The new inheritance tax rules will make passing on your estate a lot easier and less costly from 6 April 2017. Your estate is the sum of your savings, investments, settled property, the market value of the house you live in and other assets less any available reliefs, outstanding debts and reasonable expenses.
Every individual already has a £325,000 threshold for their estate that is not subject to inheritance tax. From 6 April 2017 in addition to this threshold – the residence nil-rate band (RNRB) – can be claimed by the estates of people who die on or after 6 April 2017.
The RNRB will apply to an estate if an individual leaves a home to their children or other direct descendants when that individual dies, on or after 6 April 2017.
The estate must contain a house that has been used as the individual’s private residence. They don’t have to be living in the property at death.
The individual can leave their home to their children, grandchildren, great grandchildren and so on either by will or intestacy. This also includes their step-children, adopted children, foster children or a child for whom the individual was a guardian when the child was under 18.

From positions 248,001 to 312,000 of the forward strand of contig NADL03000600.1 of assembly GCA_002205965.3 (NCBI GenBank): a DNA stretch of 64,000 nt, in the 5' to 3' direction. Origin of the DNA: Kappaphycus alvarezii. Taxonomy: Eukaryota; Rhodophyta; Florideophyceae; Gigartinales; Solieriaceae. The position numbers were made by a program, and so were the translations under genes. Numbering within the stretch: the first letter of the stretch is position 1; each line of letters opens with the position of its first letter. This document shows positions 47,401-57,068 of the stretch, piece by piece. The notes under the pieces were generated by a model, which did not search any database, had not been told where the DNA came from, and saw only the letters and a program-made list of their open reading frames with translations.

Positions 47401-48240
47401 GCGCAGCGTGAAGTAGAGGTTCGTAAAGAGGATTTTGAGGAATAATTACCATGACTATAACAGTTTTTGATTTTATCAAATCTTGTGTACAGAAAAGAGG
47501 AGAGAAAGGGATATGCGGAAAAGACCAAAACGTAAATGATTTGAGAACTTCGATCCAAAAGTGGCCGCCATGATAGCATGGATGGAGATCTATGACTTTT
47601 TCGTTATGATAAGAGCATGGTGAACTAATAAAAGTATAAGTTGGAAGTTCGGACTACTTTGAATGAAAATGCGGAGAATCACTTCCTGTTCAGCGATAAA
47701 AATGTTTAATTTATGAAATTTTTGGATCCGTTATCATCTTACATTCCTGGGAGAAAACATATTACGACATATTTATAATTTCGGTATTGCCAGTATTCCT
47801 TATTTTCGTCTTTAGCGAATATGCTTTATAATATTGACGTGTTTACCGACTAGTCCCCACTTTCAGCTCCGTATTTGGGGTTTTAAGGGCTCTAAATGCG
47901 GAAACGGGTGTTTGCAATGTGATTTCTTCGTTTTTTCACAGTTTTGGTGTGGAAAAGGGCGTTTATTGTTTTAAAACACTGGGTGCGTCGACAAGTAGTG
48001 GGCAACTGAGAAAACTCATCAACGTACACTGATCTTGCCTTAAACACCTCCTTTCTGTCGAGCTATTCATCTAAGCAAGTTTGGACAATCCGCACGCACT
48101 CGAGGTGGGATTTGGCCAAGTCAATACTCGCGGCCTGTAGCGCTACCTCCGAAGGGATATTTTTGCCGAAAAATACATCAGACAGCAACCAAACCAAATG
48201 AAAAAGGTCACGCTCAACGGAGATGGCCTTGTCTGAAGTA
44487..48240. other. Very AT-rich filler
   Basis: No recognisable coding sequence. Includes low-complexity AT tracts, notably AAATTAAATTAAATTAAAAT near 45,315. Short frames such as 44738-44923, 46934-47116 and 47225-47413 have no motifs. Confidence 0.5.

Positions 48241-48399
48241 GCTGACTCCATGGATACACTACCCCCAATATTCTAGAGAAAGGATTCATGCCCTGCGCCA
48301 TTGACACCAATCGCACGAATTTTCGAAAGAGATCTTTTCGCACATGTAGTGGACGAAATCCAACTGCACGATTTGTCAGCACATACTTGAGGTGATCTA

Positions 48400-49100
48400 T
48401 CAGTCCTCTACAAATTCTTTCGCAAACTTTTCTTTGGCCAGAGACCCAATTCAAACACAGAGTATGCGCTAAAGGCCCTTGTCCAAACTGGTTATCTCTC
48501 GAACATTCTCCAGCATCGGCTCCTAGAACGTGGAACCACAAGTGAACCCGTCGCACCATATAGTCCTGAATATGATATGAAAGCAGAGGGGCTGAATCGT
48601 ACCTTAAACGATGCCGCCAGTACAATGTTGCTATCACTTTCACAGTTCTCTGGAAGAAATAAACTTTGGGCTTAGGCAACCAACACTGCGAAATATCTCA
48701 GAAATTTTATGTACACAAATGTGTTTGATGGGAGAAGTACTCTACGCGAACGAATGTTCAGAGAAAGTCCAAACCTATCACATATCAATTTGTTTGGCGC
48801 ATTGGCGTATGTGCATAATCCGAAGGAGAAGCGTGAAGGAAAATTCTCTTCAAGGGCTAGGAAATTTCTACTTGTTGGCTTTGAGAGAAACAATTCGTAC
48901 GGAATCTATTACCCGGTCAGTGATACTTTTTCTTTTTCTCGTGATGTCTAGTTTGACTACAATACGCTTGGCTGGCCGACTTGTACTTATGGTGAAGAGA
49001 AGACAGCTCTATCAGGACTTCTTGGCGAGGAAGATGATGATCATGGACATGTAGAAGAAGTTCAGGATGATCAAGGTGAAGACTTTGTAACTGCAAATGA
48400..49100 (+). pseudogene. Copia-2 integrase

The person who inherits the property doesn’t need to live in the property after the individual’s death.
The amount is the lower of two options:
This will increase in line with the Consumer Price Index (CPI) from 2021 to 2022.
If the property is worth less than the RNRB then the excess cannot be used against the rest of the estate.
There’s a limitation of one residential property per estate. There’s no minimum ownership period, but a property that has never been a residence of the deceased will not qualify.
For estates over £2 million, the RNRB is tapered away by £1 for every £2 over the limit.
Any unused RNRB can be transferred to the deceased’s spouse or civil partner. This also applies if the first person died before 6 April 2017.
Mr A dies in the tax year 2020/21 and leaves a home worth £300,000, and other assets worth £190,000 to his children.
The maximum available RNRB in tax year 2020/21 is £175,000. In this example, we would be applying both the nil rate band (NRB) and the RNRB to the estate.
In this case, the whole of the RNRB has been used up. The unused percentage of his NRB will be available to his wife on her death.
If you would like more information or to discuss how this may impact you please contact me:firstname.lastname@example.org.
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